Orbiting the Glitch began as an idea in an era of instability and fragility. In this chaos, the path of failure sometimes appears as the only visible one. As Samuel Beckett said, “Ever tried. Ever failed. No matter. Try again. Fail again. Fail better.” The exhibition is inspired by what it means to be an error and by what it means to embrace an error. With the curiosity about how this can be liberating and how it can inform and create new artistic practices, we join forces with the glitch.cool collective to produce an exhibition that explores the glitch aesthetic through music, visual, interactive and generative new media art.
Orbiting the Glitch aims to showcase the work of the collective and how they have evolved over time. The collective is built on and expanded by community-shared knowledge and skills. The glitch.cool discord server has become a hub of audio-visual creatives and for that reason the exhibition aims to acknowledge those members by inviting them to participate with their work.
Taking a step further; after publishing an open call and inviting artists, we discovered collaboration around the word which expands our community and introduces creatives who embrace the error in different ways.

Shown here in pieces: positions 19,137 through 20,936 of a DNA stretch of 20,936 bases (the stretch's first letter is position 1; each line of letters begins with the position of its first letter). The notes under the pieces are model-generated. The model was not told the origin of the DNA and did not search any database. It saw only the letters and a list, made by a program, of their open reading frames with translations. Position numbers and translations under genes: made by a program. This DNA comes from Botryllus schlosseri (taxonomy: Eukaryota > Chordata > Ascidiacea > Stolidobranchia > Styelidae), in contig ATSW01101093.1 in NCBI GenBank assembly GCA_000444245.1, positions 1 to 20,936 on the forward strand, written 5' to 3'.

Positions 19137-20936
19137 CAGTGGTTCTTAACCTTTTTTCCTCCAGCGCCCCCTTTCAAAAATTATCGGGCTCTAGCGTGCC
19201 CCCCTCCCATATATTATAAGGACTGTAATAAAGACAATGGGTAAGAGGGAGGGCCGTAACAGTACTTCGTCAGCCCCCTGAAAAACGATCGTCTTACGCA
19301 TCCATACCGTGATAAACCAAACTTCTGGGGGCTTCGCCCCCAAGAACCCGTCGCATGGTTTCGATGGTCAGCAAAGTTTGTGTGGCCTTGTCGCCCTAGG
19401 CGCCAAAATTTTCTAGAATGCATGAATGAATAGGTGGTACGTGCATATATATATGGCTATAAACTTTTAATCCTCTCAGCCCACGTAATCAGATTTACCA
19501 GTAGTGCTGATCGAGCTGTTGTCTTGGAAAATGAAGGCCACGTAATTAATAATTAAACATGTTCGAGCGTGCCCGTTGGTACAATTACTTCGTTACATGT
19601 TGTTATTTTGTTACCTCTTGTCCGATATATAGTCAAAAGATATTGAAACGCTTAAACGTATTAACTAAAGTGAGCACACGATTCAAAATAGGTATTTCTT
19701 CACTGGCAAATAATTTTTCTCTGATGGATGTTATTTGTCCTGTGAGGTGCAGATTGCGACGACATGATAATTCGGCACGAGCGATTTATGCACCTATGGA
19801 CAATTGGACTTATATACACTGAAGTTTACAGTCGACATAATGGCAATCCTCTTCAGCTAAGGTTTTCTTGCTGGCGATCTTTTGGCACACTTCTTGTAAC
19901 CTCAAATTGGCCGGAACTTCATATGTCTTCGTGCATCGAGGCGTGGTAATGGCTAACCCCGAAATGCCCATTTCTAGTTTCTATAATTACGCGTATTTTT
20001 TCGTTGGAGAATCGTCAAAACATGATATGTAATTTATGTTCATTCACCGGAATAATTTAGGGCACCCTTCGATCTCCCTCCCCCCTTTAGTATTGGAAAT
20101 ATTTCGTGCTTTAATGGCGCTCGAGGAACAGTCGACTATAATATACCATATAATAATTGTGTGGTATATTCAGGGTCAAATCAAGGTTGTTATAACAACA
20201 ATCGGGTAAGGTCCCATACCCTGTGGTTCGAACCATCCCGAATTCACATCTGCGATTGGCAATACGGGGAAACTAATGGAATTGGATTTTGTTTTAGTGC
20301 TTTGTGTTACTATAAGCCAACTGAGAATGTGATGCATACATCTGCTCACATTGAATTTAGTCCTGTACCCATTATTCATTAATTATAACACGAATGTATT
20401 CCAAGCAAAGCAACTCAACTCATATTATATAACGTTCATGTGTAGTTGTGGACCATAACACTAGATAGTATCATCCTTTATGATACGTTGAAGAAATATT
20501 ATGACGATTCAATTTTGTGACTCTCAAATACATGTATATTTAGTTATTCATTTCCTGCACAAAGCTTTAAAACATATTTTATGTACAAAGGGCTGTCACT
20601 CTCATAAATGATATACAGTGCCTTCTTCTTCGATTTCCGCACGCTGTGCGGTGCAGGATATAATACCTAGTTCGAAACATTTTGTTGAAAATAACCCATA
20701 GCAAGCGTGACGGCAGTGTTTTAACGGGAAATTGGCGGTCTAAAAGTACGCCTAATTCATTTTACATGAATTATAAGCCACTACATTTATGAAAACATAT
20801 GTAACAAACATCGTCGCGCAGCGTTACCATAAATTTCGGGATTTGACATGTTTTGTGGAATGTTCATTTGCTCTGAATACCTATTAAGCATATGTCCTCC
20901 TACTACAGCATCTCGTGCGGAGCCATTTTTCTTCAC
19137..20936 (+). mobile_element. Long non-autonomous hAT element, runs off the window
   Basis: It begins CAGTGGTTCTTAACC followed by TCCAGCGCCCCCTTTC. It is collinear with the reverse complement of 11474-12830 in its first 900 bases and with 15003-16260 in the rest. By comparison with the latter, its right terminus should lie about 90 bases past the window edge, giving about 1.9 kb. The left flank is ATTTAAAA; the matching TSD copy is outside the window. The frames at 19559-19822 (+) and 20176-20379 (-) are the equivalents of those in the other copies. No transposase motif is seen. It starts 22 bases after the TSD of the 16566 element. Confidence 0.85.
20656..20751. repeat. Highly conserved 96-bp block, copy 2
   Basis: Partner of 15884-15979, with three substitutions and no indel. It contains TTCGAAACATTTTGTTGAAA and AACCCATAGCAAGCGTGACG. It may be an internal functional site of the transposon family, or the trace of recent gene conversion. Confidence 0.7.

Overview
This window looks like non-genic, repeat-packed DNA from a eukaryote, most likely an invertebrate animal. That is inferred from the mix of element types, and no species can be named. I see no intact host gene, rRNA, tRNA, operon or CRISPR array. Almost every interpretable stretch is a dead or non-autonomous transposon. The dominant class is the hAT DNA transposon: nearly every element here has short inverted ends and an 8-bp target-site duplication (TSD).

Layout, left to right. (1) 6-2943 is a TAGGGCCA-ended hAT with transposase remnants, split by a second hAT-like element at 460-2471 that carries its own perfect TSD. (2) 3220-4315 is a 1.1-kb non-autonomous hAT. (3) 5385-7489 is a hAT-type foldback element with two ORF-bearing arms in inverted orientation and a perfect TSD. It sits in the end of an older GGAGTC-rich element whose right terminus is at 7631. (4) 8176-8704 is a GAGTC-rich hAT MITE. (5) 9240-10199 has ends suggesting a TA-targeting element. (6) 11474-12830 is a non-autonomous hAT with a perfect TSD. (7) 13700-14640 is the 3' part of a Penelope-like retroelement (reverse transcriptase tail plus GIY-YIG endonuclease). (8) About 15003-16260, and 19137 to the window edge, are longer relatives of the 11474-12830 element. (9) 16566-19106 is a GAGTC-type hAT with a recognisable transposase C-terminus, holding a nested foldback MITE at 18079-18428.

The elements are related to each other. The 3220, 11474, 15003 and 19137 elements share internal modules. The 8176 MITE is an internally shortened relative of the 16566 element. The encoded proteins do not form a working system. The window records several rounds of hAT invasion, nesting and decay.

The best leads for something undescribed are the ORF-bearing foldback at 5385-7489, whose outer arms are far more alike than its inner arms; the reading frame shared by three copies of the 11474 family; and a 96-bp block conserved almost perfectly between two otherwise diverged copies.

The exhibition consists of the work of forty two artists who orbit the glitch through a variety of mediums and reasons. All of them contribute to the discussion of how technology and art intersect. Where can we find the errors in that intersection and how can we use them to either understand burgeoning fields of technology or simply enjoy the creative process and result?
Consider what failure means and what people believe it means. There are disruptions to what we think of as normal. These disruptions lead to various places. They leave room for reconsidering and critically engaging with channels of communication, interaction, and perception. Sound disruption, lost signals, half finished sentences, looking for the line to come back. All of these glitches have the potential to cause anger and discomfort. But what if we accept them? Isn’t this accepting a new reality where everything is broken?
We accept these errors. These errors have the power to create new possibilities.
Much of the spirit of this exhibition is based on Legacy Russell’s Glitch Feminism: A Manifesto.